Robinson and her group are now able to take complexes directly from cells rather than using reconstituted complexes. In particular, her team is getting structural information about the interactions between proteins in complexes by combining mass spectrometry with homology modeling, carried out in collaboration with Robert B. Russell's group at the European Molecular Biology Laboratory in Heidelberg.

She used such an approach to construct a model of the yeast exosome, a 10-protein complex involved in RNA processing. "We knew which subunits come off the model quite early in the research, the peripheral ones, but we had no way of getting into the core of the complex, which held the key to how to build the model," Robinson said.

A lucky break came when a postdoctoral researcher in the group began adding small amounts of the organic solvent dimethyl sulfoxide to solutions containing the exosome. This disrupted the six-protein ring at the core of the exosome into three pairs of proteins. With these smaller pieces, they could tell which proteins interact with one another, and they then simply fit the pieces together like a jigsaw puzzle. By generating 20 subcomplexes and using an algorithm to explore all possible networks, they were able to construct the first 3-dimensional model for the intact exosome (EMBO Rep. 2006, 7, 605).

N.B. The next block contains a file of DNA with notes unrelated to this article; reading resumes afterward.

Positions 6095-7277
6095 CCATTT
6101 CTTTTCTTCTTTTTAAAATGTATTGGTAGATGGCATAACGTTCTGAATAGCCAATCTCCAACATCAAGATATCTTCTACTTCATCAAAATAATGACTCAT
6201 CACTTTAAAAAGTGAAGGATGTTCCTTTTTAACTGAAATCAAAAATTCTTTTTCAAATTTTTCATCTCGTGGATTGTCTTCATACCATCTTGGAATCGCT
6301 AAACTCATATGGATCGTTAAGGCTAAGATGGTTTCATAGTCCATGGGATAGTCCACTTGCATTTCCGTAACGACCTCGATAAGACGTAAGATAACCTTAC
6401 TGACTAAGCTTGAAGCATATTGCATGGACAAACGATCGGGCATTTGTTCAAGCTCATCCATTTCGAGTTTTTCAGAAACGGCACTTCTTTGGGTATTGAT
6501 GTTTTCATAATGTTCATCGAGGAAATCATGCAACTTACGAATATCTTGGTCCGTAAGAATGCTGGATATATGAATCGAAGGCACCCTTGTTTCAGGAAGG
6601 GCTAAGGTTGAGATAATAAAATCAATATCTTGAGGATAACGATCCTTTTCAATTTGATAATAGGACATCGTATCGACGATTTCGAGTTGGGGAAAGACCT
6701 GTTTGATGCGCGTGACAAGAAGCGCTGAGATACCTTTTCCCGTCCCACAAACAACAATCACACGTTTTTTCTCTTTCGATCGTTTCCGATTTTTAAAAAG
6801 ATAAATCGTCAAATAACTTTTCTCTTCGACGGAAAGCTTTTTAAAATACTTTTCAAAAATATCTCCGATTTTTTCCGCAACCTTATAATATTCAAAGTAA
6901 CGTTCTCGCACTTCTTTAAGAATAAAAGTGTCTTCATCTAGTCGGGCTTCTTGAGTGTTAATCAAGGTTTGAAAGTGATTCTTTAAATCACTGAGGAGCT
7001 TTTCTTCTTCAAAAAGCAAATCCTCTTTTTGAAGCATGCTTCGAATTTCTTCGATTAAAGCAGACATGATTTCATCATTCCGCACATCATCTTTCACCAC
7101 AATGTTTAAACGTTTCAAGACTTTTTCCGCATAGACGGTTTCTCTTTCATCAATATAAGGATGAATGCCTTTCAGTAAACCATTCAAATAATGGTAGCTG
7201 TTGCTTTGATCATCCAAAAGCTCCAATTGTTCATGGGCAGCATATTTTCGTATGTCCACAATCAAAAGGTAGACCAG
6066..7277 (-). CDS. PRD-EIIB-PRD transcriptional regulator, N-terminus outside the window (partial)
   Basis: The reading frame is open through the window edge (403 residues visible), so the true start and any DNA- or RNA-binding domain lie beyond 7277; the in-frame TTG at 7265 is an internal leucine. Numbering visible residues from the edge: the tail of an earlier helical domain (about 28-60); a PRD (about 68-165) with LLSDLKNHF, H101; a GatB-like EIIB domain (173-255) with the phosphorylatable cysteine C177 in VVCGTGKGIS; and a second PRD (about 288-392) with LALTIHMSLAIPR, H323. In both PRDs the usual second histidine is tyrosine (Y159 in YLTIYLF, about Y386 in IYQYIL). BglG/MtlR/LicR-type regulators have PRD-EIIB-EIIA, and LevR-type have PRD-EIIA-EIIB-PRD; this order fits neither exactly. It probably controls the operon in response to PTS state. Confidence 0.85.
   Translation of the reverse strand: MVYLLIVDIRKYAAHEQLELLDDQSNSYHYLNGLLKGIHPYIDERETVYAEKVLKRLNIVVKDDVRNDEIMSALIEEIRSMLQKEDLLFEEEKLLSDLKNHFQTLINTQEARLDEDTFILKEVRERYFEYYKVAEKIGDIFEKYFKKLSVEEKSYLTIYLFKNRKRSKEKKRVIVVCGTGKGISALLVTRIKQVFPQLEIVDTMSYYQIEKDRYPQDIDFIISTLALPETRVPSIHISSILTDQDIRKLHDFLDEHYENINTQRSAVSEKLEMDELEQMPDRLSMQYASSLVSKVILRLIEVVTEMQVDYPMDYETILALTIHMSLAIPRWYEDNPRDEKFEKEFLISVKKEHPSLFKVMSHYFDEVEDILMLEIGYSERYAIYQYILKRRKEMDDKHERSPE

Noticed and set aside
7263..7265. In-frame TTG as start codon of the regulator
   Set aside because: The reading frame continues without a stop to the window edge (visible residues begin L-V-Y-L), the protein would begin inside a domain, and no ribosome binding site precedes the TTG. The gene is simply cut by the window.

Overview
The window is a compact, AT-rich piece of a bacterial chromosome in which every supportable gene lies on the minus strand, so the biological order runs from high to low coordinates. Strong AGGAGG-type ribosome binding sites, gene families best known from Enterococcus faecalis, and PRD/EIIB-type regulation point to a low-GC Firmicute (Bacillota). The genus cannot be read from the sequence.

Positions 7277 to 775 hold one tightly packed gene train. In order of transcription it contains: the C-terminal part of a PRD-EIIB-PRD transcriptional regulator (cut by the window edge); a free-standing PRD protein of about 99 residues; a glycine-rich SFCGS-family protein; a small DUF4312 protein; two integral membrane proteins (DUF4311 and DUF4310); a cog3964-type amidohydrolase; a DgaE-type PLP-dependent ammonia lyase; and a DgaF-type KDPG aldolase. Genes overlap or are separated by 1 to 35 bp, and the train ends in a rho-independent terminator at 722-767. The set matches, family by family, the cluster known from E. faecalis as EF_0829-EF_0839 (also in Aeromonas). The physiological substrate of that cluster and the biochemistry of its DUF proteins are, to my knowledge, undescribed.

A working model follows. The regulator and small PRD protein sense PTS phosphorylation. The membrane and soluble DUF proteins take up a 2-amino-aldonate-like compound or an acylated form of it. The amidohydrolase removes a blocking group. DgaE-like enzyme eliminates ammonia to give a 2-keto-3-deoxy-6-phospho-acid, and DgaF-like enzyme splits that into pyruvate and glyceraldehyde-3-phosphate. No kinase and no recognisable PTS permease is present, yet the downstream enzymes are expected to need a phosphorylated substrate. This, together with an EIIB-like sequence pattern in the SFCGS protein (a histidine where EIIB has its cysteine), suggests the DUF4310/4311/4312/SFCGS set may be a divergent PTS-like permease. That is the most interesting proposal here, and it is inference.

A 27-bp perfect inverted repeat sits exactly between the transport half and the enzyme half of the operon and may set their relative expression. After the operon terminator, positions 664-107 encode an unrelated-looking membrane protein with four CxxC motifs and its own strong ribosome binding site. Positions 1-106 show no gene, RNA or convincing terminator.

"We're getting more and more ambitious and going up in size with these complexes," Robinson told C&EN. "Of course, the number of possibilities that you then generate for all the subcomplexes we use to build our models becomes much more difficult and challenging because you've got many more subunits to play with." Robinson and her team have used a similar approach to predict the structural organization of the lid of the regulatory particle from the yeast proteasome, a complex that regulates degradation of proteins (PLoS Biol. 2006, 4, 1314).

In addition to the use of mass spectrometry as an independent tool, it can also be used to help interpret data from other techniques. Robinson believes mass spectrometry and electron microscopy will make a powerful team for predicting structures of protein complexes. Electron microscopy measurements reveal the overall shape of the complexes. Mass spectrometry can help locate the subunits within the electron density. In addition, Robinson said, charge separation with mass spectrometry can be used to purify samples for electron microscopy.